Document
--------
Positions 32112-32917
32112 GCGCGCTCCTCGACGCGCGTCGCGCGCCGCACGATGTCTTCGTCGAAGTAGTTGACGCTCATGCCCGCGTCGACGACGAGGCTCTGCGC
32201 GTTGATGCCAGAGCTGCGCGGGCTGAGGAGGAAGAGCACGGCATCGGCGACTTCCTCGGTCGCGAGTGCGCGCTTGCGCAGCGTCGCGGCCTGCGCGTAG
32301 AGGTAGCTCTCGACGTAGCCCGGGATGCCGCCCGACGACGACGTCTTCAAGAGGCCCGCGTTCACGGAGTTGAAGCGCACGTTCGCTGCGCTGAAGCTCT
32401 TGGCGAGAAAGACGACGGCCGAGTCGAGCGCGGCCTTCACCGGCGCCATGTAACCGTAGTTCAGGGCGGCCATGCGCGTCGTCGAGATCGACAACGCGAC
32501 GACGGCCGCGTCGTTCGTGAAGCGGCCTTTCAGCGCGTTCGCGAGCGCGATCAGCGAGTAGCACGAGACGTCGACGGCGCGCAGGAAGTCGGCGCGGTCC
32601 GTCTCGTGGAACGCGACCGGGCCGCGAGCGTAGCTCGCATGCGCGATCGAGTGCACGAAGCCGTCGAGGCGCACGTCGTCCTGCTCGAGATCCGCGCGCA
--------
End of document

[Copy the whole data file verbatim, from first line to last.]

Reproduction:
Positions 32112-32917
32112 GCGCGCTCCTCGACGCGCGTCGCGCGCCGCACGATGTCTTCGTCGAAGTAGTTGACGCTCATGCCCGCGTCGACGACGAGGCTCTGCGC
32201 GTTGATGCCAGAGCTGCGCGGGCTGAGGAGGAAGAGCACGGCATCGGCGACTTCCTCGGTCGCGAGTGCGCGCTTGCGCAGCGTCGCGGCCTGCGCGTAG
32301 AGGTAGCTCTCGACGTAGCCCGGGATGCCGCCCGACGACGACGTCTTCAAGAGGCCCGCGTTCACGGAGTTGAAGCGCACGTTCGCTGCGCTGAAGCTCT
32401 TGGCGAGAAAGACGACGGCCGAGTCGAGCGCGGCCTTCACCGGCGCCATGTAACCGTAGTTCAGGGCGGCCATGCGCGTCGTCGAGATCGACAACGCGAC
32501 GACGGCCGCGTCGTTCGTGAAGCGGCCTTTCAGCGCGTTCGCGAGCGCGATCAGCGAGTAGCACGAGACGTCGACGGCGCGCAGGAAGTCGGCGCGGTCC
32601 GTCTCGTGGAACGCGACCGGGCCGCGAGCGTAGCTCGCATGCGCGATCGAGTGCACGAAGCCGTCGAGGCGCACGTCGTCCTGCTCGAGATCCGCGCGCA